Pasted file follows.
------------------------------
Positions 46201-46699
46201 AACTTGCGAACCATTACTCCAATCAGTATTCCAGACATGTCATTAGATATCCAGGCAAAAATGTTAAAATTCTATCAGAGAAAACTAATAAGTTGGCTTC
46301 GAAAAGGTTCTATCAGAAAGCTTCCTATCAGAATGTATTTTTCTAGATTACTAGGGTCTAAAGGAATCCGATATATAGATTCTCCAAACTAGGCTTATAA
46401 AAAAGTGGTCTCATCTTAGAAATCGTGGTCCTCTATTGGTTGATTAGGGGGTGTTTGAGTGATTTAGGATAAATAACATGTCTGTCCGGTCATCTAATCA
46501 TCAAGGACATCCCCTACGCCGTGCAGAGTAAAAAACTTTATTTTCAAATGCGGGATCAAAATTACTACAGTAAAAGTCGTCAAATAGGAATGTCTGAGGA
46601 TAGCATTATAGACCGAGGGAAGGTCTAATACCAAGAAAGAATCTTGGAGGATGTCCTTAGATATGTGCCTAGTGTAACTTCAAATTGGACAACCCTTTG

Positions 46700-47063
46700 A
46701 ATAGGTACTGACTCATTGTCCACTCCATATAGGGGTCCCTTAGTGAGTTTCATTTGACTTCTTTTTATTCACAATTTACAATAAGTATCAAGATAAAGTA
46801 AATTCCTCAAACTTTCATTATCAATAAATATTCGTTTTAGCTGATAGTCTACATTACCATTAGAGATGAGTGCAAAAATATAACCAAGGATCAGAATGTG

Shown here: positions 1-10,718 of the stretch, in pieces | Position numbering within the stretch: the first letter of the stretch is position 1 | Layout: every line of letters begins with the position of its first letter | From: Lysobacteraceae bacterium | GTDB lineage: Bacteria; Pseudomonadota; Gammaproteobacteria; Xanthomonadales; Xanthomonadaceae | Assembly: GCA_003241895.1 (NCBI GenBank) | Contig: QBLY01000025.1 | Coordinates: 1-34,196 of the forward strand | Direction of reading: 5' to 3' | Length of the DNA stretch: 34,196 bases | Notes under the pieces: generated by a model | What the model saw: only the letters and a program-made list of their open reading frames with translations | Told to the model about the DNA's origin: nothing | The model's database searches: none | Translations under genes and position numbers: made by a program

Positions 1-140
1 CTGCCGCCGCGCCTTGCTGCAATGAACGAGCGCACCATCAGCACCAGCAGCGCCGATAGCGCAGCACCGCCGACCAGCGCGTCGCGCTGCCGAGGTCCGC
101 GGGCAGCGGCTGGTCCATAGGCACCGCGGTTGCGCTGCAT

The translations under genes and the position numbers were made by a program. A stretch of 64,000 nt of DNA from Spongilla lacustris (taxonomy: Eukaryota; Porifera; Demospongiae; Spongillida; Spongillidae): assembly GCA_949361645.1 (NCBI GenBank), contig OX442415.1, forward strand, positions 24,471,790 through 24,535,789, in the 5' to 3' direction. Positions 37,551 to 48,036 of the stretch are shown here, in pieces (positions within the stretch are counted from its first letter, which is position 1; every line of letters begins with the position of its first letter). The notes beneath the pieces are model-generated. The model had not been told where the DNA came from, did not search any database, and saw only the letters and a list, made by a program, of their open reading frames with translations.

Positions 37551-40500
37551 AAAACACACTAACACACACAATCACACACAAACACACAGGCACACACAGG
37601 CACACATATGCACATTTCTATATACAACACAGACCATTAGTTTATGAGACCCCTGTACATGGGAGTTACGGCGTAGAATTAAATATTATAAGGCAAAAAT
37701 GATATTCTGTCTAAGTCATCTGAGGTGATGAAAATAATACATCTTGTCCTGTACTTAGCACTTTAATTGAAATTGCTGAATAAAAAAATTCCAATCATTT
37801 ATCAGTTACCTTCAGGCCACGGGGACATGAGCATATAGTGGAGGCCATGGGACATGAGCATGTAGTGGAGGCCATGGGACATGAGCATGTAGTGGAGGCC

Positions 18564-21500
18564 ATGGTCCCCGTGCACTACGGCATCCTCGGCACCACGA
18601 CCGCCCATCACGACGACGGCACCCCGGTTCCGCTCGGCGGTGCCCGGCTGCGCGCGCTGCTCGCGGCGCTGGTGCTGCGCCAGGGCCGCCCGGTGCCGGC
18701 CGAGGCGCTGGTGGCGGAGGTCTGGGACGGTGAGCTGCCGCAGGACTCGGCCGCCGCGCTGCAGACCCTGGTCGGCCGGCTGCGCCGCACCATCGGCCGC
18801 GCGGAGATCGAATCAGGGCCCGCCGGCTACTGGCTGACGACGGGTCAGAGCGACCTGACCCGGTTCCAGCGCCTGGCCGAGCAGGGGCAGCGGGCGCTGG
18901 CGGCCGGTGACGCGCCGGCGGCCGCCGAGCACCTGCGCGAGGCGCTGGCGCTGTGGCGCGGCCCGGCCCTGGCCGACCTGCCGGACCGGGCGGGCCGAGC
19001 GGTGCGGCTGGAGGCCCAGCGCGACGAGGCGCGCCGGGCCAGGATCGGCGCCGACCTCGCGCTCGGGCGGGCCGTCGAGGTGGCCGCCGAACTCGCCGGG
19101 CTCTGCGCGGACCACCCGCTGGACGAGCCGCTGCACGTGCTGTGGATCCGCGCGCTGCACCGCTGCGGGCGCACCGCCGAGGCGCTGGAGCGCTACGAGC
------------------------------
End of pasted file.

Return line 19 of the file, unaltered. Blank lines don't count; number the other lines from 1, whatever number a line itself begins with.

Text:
37701 GATATTCTGTCTAAGTCATCTGAGGTGATGAAAATAATACATCTTGTCCTGTACTTAGCACTTTAATTGAAATTGCTGAATAAAAAAATTCCAATCATTT